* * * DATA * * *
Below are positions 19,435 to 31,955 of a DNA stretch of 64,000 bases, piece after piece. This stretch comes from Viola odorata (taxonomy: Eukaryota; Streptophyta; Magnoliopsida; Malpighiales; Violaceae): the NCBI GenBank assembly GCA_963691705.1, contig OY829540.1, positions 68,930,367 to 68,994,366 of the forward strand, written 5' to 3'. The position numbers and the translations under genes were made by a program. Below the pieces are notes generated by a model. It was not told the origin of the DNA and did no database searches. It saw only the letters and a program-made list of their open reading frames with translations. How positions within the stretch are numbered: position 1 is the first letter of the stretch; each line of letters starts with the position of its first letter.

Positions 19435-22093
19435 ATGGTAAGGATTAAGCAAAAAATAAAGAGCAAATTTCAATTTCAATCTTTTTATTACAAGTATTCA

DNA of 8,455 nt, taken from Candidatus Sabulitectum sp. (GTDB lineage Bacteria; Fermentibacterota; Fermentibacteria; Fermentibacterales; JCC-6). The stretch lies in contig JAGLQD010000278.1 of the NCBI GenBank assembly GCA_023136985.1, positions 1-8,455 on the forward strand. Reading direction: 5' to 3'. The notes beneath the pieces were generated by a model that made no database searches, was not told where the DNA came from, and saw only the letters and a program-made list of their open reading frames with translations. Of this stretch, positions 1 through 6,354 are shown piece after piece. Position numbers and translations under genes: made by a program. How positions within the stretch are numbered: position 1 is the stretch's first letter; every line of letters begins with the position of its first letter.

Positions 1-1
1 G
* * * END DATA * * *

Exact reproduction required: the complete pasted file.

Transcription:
Below are positions 19,435 to 31,955 of a DNA stretch of 64,000 bases, piece after piece. This stretch comes from Viola odorata (taxonomy: Eukaryota; Streptophyta; Magnoliopsida; Malpighiales; Violaceae): the NCBI GenBank assembly GCA_963691705.1, contig OY829540.1, positions 68,930,367 to 68,994,366 of the forward strand, written 5' to 3'. The position numbers and the translations under genes were made by a program. Below the pieces are notes generated by a model. It was not told the origin of the DNA and did no database searches. It saw only the letters and a program-made list of their open reading frames with translations. How positions within the stretch are numbered: position 1 is the first letter of the stretch; each line of letters starts with the position of its first letter.

Positions 19435-22093
19435 ATGGTAAGGATTAAGCAAAAAATAAAGAGCAAATTTCAATTTCAATCTTTTTATTACAAGTATTCA

DNA of 8,455 nt, taken from Candidatus Sabulitectum sp. (GTDB lineage Bacteria; Fermentibacterota; Fermentibacteria; Fermentibacterales; JCC-6). The stretch lies in contig JAGLQD010000278.1 of the NCBI GenBank assembly GCA_023136985.1, positions 1-8,455 on the forward strand. Reading direction: 5' to 3'. The notes beneath the pieces were generated by a model that made no database searches, was not told where the DNA came from, and saw only the letters and a program-made list of their open reading frames with translations. Of this stretch, positions 1 through 6,354 are shown piece after piece. Position numbers and translations under genes: made by a program. How positions within the stretch are numbered: position 1 is the stretch's first letter; every line of letters begins with the position of its first letter.

Positions 1-1
1 G